This, however, begs the question: What are the values TED uses to determine if an idea is worth spreading?
On the one hand, TED is committed to showcasing innovative ideas for the benefit of humanity; but if TED is the emissary that heralds a humanistic new age, how are these recent decisions upending its aims?
At some point, ... a communal aspiration can become a civic habit. When I've seen this civic amnesia happen, it's usually when the community forgets. Forgets why they're talking about it, why it's important, or why they started doing it. Then, the ritual itself becomes the catechism. One goes to TED....well, because it's TED.
|After nearly a year of preparation, the West Hollywood license was axed with two weeks to go. The event is slated to go forward without TED's imprimatur.|
In cancelling the TEDx event in West Hollywood, it appears that I was accused of "using the guise of science" to further spooky claims (or some such). People on this blog have asked what I was going to talk about. That's easily answered. I was co-founder of a 23 year research program investigating psychic abilities at Stanford Research Institute. We were doing research and applications for the CIA, Defense Intelligence Agency, Air Force and Army Intelligence, NASA, and others. In this $25 million program we used "remote viewing" to find a downed Russian bomber in North Africa, for which President Carter commended us. We found a kidnapped US general in Italy, and the kidnap car that snatched Patricia Hearst. We looked in on the US hostages in Iran, and predicted the immanent release of Richard Queen, who was soon sent to Germany. We described a Russian weapons factory in Siberia, leading to a US congressional investigation about weakness in US security, etc. We published our scientific findings in Nature, The Proc. IEEE, Proc. AAAS, and Proc. American Institute of Physics. I thought a TED audience would find this recently declassified material interesting. And no physics would be harmed in my presentation.
I can add my name to those of Rupert Sheldrake and Graham Hancock as speakers who find themselves in TEDx’s crosshairs.I was scheduled to speak at the West Hollywood event. But my scientific credibility was questioned by TED's science advisory board in their decision to withdraw support and revoke the license of TEDxWestHollywood.I’ve lectured at dozens of top-tier medical schools and hospitals all over the U.S. for two decades. Although my colleagues don’t always agree with my points of view, this is the first time my scientific credibility has ever been questioned.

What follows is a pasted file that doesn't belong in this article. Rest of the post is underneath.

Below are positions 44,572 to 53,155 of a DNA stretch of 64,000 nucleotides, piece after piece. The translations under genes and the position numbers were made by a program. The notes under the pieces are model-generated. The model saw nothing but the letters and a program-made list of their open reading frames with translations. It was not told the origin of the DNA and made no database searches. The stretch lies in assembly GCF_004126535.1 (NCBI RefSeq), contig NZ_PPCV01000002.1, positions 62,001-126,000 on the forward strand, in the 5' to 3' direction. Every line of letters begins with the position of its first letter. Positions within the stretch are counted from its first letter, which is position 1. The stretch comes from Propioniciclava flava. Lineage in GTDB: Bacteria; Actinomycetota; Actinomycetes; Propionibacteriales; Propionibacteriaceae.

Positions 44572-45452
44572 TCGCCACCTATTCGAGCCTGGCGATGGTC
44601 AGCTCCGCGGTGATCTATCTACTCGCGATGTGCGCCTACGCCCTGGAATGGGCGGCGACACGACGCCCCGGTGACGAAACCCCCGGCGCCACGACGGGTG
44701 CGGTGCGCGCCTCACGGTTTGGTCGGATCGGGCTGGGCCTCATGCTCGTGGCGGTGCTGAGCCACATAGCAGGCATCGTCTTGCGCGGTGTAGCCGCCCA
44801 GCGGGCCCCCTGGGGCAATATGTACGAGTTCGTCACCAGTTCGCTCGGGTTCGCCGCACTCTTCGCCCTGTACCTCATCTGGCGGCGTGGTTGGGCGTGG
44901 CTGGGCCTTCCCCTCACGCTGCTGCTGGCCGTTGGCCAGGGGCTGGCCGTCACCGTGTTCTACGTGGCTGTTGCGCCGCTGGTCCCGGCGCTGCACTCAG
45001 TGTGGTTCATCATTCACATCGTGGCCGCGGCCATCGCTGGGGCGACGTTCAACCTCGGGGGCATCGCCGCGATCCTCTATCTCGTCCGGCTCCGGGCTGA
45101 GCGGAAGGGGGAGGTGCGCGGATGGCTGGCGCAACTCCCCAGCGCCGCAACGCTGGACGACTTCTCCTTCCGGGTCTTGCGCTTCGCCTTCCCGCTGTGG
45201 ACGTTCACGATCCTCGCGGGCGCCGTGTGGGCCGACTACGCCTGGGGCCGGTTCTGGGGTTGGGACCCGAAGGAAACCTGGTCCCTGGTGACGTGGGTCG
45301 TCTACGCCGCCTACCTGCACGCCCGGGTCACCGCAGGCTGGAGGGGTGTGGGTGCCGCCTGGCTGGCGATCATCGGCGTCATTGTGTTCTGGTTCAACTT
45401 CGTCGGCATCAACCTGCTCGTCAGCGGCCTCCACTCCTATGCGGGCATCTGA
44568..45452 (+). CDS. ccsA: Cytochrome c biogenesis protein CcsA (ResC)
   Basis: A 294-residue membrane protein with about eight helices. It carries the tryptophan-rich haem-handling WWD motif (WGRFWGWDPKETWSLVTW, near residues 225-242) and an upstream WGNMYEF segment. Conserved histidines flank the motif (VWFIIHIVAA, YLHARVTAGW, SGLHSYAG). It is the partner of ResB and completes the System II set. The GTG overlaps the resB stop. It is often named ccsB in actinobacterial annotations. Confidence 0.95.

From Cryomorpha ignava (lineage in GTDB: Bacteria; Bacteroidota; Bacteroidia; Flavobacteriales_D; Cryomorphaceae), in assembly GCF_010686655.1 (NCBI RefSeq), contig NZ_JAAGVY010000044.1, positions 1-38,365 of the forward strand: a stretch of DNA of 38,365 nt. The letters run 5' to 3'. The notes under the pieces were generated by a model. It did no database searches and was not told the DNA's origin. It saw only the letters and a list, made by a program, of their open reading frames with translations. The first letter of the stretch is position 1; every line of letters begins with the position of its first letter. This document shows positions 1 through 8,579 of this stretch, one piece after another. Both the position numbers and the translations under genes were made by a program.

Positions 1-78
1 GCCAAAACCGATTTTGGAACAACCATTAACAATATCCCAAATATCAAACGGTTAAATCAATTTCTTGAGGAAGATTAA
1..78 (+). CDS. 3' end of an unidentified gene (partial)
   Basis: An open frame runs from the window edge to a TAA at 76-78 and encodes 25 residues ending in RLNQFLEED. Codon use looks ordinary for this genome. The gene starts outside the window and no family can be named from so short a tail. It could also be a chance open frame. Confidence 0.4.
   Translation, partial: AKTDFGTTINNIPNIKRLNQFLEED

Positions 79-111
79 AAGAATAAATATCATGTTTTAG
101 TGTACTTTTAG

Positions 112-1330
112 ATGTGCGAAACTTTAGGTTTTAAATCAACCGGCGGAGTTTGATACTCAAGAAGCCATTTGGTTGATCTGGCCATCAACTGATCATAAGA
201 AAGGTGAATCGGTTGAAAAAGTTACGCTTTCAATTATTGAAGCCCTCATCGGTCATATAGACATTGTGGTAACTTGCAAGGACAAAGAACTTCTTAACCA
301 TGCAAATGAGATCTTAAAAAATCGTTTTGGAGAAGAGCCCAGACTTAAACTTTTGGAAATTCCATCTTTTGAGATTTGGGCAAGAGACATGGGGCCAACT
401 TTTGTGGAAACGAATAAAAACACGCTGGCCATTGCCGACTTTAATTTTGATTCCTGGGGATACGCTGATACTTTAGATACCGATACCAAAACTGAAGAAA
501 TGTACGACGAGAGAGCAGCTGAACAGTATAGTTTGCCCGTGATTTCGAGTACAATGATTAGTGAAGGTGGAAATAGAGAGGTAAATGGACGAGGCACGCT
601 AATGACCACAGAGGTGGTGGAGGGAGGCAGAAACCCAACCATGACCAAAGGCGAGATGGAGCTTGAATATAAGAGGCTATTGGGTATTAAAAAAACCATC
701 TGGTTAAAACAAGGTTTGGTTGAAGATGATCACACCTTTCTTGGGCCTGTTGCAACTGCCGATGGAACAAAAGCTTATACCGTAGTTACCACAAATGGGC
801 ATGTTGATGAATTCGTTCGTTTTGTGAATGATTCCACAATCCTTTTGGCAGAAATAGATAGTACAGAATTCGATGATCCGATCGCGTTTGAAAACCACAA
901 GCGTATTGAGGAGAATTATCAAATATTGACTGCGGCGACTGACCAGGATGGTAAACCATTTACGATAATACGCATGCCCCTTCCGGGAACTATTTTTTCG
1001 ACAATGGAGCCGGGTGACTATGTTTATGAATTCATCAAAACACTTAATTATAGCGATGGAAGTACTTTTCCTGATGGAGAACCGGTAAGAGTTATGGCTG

My TEDx talk would have dealt with the correlations between spirituality, health, and longevity, for which there is immense evidence; and recent experimental findings that point toward a nonlocal view of consciousness for which, again, there is strong and abundant support. In view of our lack of understanding of the origins and destiny of consciousness, and considering the demographics of the TEDx followers, I thought this information would have been of considerable interest.As a board-certified physician of internal medicine, former chief of staff of a major hospital, author of twelve books and scores of papers on these subjects published in peer-reviewed journals, a recipient of many awards, a frequent lecturer at medical schools and hospitals, and executive editor of the peer-reviewed journal, Explore: The Journal of Science and Healing, I’d be interested in knowing from TED where I came up short.
“A clash of doctrines is not a disaster, it is an opportunity,” Whitehead said. It should not be a reason for censorship.